Coupled with the fact that total road fatalities in 2016 increased 16pc on 2015, as a society, we urgently need to look at what's being done by everyone involved - individuals, employers, regulators, insurers, media, lawyers and others - to reverse this tragic and unnecessary loss of life.

Source: IOSH

 

Rain Kills: A Warning To Drivers

Drivers are being urged to slow down when it’s raining after almost 3,000 people were killed or seriously injured when driving in the rain last year.

Highways England has launched a new safety campaign warning drivers that ‘when it rains, it kills’ after the latest statistics showed that people are 30 times more likely to be killed or seriously injured on the roads in rain than in snow.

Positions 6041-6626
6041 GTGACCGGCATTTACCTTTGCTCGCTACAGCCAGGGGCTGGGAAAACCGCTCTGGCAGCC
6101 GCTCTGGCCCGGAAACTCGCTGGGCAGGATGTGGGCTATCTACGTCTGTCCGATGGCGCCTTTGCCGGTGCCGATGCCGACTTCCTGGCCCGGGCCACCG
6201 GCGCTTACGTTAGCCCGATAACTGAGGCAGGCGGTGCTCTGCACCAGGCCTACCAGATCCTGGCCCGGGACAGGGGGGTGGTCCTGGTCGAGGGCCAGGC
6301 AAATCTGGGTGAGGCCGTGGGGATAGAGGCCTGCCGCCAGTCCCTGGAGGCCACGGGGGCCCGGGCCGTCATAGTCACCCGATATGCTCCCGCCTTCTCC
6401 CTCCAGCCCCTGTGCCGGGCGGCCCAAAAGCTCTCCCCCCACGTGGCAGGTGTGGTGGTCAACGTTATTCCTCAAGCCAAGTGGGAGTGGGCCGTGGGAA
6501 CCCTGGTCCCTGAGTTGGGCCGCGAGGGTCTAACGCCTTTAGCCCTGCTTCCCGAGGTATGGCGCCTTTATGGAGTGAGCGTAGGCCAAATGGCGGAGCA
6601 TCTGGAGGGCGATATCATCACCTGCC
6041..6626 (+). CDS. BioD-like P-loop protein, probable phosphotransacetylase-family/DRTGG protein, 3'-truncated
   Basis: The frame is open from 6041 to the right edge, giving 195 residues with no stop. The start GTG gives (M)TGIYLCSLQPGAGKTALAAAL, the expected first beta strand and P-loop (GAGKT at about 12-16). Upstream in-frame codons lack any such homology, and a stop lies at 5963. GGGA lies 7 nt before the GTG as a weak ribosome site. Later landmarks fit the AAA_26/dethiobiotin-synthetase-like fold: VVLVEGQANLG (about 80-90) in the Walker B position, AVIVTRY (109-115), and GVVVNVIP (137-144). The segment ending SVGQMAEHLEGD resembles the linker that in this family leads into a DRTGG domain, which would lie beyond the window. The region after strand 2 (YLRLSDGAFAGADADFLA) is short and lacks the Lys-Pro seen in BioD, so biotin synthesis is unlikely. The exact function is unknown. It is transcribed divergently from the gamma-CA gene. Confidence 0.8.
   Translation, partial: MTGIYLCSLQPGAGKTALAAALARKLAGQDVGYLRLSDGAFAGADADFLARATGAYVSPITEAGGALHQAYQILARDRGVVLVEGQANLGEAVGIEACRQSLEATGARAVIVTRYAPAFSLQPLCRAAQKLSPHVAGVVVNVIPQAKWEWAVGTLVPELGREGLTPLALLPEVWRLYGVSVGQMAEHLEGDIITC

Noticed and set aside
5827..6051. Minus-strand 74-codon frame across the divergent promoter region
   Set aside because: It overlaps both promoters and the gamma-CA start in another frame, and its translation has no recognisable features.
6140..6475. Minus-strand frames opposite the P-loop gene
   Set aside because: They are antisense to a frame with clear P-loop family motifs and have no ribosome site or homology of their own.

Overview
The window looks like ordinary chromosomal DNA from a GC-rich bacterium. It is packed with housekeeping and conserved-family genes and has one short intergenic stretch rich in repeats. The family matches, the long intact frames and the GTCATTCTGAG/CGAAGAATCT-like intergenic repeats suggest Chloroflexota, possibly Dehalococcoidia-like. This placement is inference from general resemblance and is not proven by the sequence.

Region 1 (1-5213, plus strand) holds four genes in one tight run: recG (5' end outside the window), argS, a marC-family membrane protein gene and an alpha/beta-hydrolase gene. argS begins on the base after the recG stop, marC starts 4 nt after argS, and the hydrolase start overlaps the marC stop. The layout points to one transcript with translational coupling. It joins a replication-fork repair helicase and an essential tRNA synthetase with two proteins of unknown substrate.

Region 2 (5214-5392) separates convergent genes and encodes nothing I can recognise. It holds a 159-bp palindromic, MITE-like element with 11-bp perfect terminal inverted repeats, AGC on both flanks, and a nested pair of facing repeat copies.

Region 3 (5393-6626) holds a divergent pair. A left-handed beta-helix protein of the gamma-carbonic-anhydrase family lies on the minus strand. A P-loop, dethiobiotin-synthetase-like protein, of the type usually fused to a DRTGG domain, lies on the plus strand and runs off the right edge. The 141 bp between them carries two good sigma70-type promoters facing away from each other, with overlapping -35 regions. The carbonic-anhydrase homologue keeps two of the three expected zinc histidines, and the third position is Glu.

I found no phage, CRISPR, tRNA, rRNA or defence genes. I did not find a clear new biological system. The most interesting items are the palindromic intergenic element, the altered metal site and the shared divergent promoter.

The sad fact is that 2,918 people were killed or seriously injured on the roads when it was raining last year, and not slowing down to suit the current conditions was identified as a factor in 1 in 9 of all road deaths.

It generally takes at least twice as long to stop on a wet road as on a dry road because tyres have less grip on the surface. In wet weather you should:

slow down if the rain and spray from vehicles is making it difficult to see and be seen
keep well back from the vehicle in front as this will increase your ability to see and plan ahead
ease off the accelerator and slow down gradually if the steering becomes unresponsive as it probably means that water is preventing the tyres from gripping the road